How To Handle Office Politics

It's almost inevitable to work in today's world without noticing or actively engaging in one form of office politics or the other. As long as there are people with different interests, world views, perspectives and opinions, office politics will always exist. It's a fact of life.

According to Marie G. McIntyre, a career coach and organizational psychologist, Office politics is “being smart about how you manage relationships at work.”

For some of us, we're content sitting in our cubicles, getting the work done and calling it a day without getting involved in any drama. For others, playing the game is a way of life. To be successful at work however, you must learn to cope with the politics. Whether you're actively involved or not, there are some key points to be aware of in managing office politics.

Here we go:

  • Be emotionally intelligent – Emotional Intelligence is one of the most touted skills among business managers. Developing this skill will help you become aware of your own feelings and be sensitive to how others are feeling.

  • Focus on what's best for the business – In any situation of conflict, concern yourself with achieving the objectives of the business instead of trying to prove to the other person just how right you are or how wrong they are. It's easier to get the other person to back down when what you're proposing is for the benefit of the business and not your benefit.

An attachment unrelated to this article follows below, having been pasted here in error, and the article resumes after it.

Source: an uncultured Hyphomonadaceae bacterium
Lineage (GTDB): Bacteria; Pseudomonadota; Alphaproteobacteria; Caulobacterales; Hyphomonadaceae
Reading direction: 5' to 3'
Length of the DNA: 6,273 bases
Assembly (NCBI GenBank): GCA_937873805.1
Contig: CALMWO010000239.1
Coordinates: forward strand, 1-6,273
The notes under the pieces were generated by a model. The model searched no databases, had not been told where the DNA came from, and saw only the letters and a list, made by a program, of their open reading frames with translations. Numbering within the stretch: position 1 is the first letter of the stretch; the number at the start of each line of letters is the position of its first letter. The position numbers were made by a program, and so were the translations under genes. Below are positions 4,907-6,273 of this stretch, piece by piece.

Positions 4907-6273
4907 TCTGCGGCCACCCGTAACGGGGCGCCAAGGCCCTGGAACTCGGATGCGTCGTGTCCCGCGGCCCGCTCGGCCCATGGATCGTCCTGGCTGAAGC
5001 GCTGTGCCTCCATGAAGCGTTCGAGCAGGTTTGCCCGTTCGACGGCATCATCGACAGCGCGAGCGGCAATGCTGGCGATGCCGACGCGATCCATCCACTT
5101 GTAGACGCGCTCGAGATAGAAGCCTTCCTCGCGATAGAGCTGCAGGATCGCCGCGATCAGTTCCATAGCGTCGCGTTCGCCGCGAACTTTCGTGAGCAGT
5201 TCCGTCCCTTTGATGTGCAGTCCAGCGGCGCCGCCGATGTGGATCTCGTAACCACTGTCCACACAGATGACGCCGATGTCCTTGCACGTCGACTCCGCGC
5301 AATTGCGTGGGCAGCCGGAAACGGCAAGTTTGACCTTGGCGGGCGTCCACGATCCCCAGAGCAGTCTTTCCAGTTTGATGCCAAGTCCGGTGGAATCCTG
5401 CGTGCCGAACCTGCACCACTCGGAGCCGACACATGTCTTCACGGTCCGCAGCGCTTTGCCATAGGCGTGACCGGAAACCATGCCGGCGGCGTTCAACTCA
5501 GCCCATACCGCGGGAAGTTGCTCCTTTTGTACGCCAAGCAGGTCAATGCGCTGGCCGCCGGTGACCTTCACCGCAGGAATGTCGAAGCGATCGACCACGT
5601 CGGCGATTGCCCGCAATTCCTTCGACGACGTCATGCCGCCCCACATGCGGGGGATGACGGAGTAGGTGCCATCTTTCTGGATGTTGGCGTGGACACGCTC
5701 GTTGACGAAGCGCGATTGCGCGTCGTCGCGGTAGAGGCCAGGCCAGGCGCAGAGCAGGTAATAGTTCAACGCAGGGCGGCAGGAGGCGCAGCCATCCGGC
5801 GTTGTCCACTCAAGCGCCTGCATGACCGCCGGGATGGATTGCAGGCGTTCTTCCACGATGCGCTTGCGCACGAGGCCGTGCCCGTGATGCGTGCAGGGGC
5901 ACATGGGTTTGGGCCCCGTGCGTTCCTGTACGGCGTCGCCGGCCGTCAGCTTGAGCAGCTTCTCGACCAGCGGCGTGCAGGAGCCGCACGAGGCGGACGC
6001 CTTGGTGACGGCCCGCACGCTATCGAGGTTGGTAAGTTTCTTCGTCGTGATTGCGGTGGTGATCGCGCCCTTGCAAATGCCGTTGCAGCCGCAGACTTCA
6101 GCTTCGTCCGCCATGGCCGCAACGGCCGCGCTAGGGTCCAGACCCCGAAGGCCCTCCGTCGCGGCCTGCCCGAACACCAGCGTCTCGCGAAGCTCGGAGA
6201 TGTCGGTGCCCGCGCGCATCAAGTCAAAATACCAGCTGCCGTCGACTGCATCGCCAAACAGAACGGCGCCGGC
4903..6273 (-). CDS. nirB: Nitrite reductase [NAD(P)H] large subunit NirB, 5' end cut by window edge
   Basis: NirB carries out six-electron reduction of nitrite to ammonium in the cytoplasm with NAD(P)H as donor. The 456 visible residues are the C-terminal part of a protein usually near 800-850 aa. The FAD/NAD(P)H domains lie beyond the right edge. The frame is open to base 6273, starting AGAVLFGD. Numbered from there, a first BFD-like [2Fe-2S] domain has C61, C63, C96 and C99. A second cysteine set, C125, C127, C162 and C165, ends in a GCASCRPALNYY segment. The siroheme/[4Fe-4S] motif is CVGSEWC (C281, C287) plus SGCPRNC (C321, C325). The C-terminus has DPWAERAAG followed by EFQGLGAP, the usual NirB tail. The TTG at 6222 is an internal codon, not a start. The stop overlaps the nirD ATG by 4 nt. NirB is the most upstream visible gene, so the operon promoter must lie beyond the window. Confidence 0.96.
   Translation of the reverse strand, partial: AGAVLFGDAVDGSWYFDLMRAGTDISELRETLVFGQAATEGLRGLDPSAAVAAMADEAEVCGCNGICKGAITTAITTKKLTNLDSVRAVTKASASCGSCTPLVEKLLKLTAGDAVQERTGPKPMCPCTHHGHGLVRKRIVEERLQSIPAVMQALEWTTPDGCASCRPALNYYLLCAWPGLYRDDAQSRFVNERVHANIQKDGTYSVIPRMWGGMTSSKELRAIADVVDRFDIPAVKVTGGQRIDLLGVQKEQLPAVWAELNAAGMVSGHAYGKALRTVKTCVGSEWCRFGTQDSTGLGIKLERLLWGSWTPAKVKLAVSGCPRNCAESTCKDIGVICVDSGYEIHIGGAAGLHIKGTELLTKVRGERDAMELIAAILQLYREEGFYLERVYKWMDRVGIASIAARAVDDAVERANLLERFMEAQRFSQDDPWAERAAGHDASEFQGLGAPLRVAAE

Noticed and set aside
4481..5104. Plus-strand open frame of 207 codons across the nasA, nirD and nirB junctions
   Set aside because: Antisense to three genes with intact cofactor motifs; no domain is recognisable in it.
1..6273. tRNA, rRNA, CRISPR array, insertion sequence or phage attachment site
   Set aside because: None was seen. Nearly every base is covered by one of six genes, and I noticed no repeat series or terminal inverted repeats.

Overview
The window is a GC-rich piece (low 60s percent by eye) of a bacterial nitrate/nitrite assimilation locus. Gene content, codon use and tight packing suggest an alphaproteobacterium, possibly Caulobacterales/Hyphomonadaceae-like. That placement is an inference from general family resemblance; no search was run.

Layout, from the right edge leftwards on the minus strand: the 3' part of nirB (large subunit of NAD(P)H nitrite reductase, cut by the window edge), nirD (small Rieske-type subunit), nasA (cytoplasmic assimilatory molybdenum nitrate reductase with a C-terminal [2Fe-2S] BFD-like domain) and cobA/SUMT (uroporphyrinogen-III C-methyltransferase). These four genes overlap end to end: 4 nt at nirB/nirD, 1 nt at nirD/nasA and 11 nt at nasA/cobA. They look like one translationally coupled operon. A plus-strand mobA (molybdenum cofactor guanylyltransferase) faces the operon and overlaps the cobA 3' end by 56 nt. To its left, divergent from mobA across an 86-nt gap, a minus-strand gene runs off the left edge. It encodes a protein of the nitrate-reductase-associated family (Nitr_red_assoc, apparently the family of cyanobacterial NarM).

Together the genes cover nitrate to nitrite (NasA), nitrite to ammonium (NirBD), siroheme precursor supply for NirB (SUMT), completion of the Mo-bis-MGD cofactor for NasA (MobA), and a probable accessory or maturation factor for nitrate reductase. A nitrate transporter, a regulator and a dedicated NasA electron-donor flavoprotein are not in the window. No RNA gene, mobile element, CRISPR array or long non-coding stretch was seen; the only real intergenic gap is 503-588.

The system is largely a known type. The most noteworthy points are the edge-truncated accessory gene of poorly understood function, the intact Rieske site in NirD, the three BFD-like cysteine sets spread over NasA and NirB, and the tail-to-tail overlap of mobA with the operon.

• Don't engage in embarrassing fights, name calling or gossiping – This will only fetch you a bad name. Learn to put things in perspective without taking anything too seriously.

  • Don't take sides when there are two opposing parties with clearly different interests and objectives. When the dust settles, neither party will forget that you took sides. Instead, try to resolve the situation by helping them come to an agreement, if possible. By not taking sides, you will build trust with the different parties over time.

  • Don't take things personally – People have their reasons for behaving the way they do and not everything is directed at hurting you.

  • Be nice to others – What goes around comes around. The last thing you want is to be seen as a difficult and disagreeable person. Never advance your own interests by hurting the progress of others – that's bad politics.


"Politics Book And Character Displays Books About Government Demo" Picture by Stuart Miles/